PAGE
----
U.S. Representative from New York State, Carolyn McCarthy, is a nurse leader to be proud of. A nurse for thirty years, a gun control advocate and Congresswoman for almost twenty years, she knows about this public policy (and health) issue first-hand. In the 1990’s her husband was killed and her son (and only child) seriously wounded in a random shooting on a NYC commuter train. Congresswoman McCarthy is a senior member of the U.S. Congressional Committee on Education and Workforce and is a member of the subcommittee on Early Childhood, Elementary and Secondary Education. She has led hearings on cyber-bullying and violence in schools. Here is part of what she wrote yesterday in response to the horrendous Connecticut school shooting:

“Leaders in Washington from both parties, and groups like the NRA, all say that now is not the time to talk about how gun safety laws can save lives in America.  I agree, now is not the time to talk about gun laws – the time for that conversation was long before all those kids in Connecticut died today.

We owe it to our children to work harder to reduce gun violence.  The Second Amendment is the law of the land but it was never intended to allow murderers to take the lives of innocent kids.  It’s our moral obligation as policymakers and as parents to do more to save lives.

I hope the President’s words about taking ‘meaningful action to prevent more tragedies like this regardless of the politics’ stay true as we continue down this road again.”

Another nurse who has recently spoken out for sane gun control, is NYT Opinion page author and nurse, Theresa Brown. In her article “The Human Cost of the Second Amendment” (9-26-12), she takes a ‘nurse’s eye view’ of the effects of gun violence by bringing the reader into the emergency department and morgue. She writes, “… because to really understand the human cost of guns in the United States we need to focus on gun-related pain and death.”

It is worth remembering that the U.S. has the highest rate of firearm-related deaths (including homicides, suicides, and unintentional deaths) of any of the world’s high-income countries. One in every five deaths in people less than 20 years of age in our country is related to firearms. Having guns stored in homes is associated with a threefold increase in risk of homicide (of the people living in the home) and a fivefold increase in the risk of suicide (especially for teenagers and young adults struggling with mental health issues.) Florida and six other states (with lobbying funding from the NRA) have attempted to prohibit doctors and nurses from asking patients (and parents of young children) about gun ownership as part of standard health and safety screening questions within a health care encounter.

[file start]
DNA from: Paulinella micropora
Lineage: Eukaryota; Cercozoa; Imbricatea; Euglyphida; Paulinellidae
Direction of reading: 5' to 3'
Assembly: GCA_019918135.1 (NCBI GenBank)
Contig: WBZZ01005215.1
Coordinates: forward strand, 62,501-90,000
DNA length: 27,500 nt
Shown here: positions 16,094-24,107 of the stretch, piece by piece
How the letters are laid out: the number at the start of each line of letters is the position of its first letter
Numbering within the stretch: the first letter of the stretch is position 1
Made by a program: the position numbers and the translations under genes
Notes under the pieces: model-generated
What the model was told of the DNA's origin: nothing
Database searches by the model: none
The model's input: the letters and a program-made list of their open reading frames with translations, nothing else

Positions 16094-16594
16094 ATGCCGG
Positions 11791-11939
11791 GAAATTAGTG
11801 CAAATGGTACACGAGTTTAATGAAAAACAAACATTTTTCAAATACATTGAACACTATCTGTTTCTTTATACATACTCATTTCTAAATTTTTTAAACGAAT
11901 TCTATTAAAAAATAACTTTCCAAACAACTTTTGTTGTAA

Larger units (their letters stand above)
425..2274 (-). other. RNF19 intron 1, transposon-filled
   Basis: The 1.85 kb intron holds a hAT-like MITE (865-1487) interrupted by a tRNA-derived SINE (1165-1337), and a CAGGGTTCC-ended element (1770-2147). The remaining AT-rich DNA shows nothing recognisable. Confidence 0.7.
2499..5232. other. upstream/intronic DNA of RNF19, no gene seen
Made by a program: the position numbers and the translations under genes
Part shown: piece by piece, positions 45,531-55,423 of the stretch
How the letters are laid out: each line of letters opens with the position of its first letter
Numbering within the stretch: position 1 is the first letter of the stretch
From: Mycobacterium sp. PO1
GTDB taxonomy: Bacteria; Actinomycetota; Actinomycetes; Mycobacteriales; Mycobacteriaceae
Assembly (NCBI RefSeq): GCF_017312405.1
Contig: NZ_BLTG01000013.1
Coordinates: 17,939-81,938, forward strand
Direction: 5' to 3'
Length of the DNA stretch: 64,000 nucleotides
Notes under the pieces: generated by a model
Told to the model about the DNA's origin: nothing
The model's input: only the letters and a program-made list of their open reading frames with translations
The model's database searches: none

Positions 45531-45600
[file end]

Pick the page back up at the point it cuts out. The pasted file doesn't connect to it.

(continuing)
The direct medical costs resulting from gun-related injuries and deaths (including suicides) in our country are over a billion dollars every year, and the cost of lost productivity is thirty-four billion (source: American Academy of Pediatrics Policy Statement “Firearm-related injuries affecting the pediatric population, in Pediatrics, vol 130/5, Nov 1, 2012).  Clearly this is a nursing and public health issue. Clearly our Founding Fathers (and the Founding Mothers who fed and supported them) did not intend to have such a “… state of enabled and murderous mayhem…” when they included the Second Amendment (quote is from Theresa Brown’s NYT article linked above).

Congresswoman McCarthy is right in stating that the time for this national conversation was before the homicides of twenty children and their teachers, or the homicide/domestic violence of the mother of the twenty year old killer, or the suicide of the young man who killed them (and who clearly had unaddressed mental health issues.) But if you weren’t part of the solution before, be part of it now.

Consider joining a national gun control lobbying and education group such as the nonpartisan Brady Campaign to Prevent Gun Violence. Consider signing a petition to ask President Obama to start a national conversation about gun control (linked from Greg Dworkin’s Daily Kos article “A national conversation about gun control” 12-15-12).